Friday, September 19, 2008

Michelangelo's David 'at risk of collapse' because of traffic and visitors

We went to Italy over Thanksgiving two years ago, and of course did the Florence tour and saw the David. I hope they don't have to put it under a protective cover - how sad.

From the Times Online (U.K.):

Four years after it was last cleaned and repaired Michelangelo's statue of David in Florence is "at risk of collapse", according to a restoration expert.

Antonio Borri, professor of construction engineering at Perugia University and part of the team monitoring the statue's state of conservation, said that cracks which been repaired during a 2004 restoration marking the 500th anniversary of the statue's creation had re-appeared.

A seminar in Florence tomorrow will discuss the options for saving the statue, which is kept at the Galleria dell Accademia and attracts more than a million people a year. These include enclosing it in a protective covering to stop further deterioration and even closing it to the public altogether for a period.

Professor Borri, who is a Florentine, said that the cracks had "re-opened one by one. David is coming apart". He said the blame lay with traffic vibrations and the pressure of thousands of daily visitors. Michelangelo's masterpiece — held by many to be the most perfect representation of the nude male form ever sculpted — was also vulnerable because of its huge size and the poor quality of marble Michelangelo used, Professor Borri said.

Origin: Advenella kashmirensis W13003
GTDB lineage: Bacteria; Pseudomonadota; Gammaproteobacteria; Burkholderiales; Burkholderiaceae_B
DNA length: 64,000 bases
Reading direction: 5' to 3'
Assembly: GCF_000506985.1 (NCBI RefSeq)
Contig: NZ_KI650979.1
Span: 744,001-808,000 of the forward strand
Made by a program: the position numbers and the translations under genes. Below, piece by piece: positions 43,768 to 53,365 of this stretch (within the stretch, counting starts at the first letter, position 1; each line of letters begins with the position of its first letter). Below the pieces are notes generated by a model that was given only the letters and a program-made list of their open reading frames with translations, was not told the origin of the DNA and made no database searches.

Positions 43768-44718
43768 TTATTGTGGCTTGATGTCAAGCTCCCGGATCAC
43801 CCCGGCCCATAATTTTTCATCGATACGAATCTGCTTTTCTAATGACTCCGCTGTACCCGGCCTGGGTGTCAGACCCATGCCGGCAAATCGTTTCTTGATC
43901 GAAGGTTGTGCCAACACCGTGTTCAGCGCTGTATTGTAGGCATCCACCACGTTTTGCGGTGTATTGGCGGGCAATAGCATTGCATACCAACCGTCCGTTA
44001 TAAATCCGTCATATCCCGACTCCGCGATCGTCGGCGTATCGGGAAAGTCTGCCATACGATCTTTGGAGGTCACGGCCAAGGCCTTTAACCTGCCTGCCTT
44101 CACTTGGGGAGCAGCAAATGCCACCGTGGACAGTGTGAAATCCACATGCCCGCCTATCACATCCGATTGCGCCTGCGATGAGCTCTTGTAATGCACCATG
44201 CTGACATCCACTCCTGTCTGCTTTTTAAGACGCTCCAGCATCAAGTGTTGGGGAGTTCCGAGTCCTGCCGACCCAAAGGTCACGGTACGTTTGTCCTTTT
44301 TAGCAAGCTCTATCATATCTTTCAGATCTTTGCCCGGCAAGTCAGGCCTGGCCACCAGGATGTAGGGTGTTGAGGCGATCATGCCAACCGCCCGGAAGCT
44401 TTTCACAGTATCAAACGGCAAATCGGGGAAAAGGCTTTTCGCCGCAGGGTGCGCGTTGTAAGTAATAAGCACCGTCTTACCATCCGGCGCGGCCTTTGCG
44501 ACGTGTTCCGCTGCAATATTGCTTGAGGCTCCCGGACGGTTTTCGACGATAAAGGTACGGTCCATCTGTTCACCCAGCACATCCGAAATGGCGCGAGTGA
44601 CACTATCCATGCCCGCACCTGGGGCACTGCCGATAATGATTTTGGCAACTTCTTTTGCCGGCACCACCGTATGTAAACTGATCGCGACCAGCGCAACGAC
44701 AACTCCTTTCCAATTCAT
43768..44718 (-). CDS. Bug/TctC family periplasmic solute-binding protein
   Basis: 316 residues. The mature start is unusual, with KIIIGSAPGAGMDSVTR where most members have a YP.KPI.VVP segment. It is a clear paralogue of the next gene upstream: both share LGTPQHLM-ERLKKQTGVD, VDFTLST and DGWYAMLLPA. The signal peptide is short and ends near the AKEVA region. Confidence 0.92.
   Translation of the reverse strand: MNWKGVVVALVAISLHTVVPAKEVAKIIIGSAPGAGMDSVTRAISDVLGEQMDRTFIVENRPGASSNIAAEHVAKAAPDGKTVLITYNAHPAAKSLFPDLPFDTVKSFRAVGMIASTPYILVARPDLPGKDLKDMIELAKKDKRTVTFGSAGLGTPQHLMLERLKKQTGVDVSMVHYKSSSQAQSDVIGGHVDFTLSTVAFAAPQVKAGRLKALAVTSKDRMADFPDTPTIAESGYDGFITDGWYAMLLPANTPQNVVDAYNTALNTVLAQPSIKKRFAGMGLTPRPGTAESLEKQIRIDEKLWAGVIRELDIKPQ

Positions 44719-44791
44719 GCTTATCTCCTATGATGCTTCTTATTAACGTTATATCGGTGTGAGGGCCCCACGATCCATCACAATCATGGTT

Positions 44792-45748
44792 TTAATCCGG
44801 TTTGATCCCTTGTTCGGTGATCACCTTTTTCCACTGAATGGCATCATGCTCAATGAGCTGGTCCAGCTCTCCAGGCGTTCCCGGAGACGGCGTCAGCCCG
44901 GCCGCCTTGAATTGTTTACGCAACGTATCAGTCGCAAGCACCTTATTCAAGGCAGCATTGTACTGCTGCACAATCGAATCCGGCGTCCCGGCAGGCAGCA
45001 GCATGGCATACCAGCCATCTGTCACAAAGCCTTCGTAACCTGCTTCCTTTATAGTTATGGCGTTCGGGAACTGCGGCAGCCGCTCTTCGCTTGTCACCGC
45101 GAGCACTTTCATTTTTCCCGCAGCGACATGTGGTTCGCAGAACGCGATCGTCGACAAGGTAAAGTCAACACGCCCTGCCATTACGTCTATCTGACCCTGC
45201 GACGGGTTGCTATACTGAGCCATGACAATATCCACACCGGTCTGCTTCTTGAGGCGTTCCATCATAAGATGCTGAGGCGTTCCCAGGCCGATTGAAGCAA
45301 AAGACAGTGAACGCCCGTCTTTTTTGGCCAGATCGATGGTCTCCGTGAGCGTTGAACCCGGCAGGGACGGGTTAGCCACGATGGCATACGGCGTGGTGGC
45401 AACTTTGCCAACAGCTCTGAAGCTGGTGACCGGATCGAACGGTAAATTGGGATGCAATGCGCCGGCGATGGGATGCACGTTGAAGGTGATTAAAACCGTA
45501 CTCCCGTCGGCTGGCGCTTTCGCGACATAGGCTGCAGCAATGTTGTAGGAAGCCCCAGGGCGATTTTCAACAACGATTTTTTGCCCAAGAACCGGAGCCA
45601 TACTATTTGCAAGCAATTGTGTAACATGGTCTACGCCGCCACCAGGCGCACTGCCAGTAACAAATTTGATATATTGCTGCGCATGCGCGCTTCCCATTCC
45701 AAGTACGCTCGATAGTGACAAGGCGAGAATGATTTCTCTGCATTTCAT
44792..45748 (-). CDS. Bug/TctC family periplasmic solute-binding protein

He said that the statue was under "round the clock observation", and seismic monitors would be inserted under the statue's base to measure the vibrations. "We have got to do something quickly," he said. However Cristina Acidini, head of museums in Florence, played down the alarm.

Professor Acidini said: "We are evaluating what measures to take to protect the statue in view of its known fragility", but there was "no cause for immediate concern". The statue was being constantly monitored, and the only danger of collapse would be if Florence was struck by an unusually powerful earthquake. "But in that case the museum itself would be at risk, together with much of Florence's artistic heritage.". . .
Read it all.

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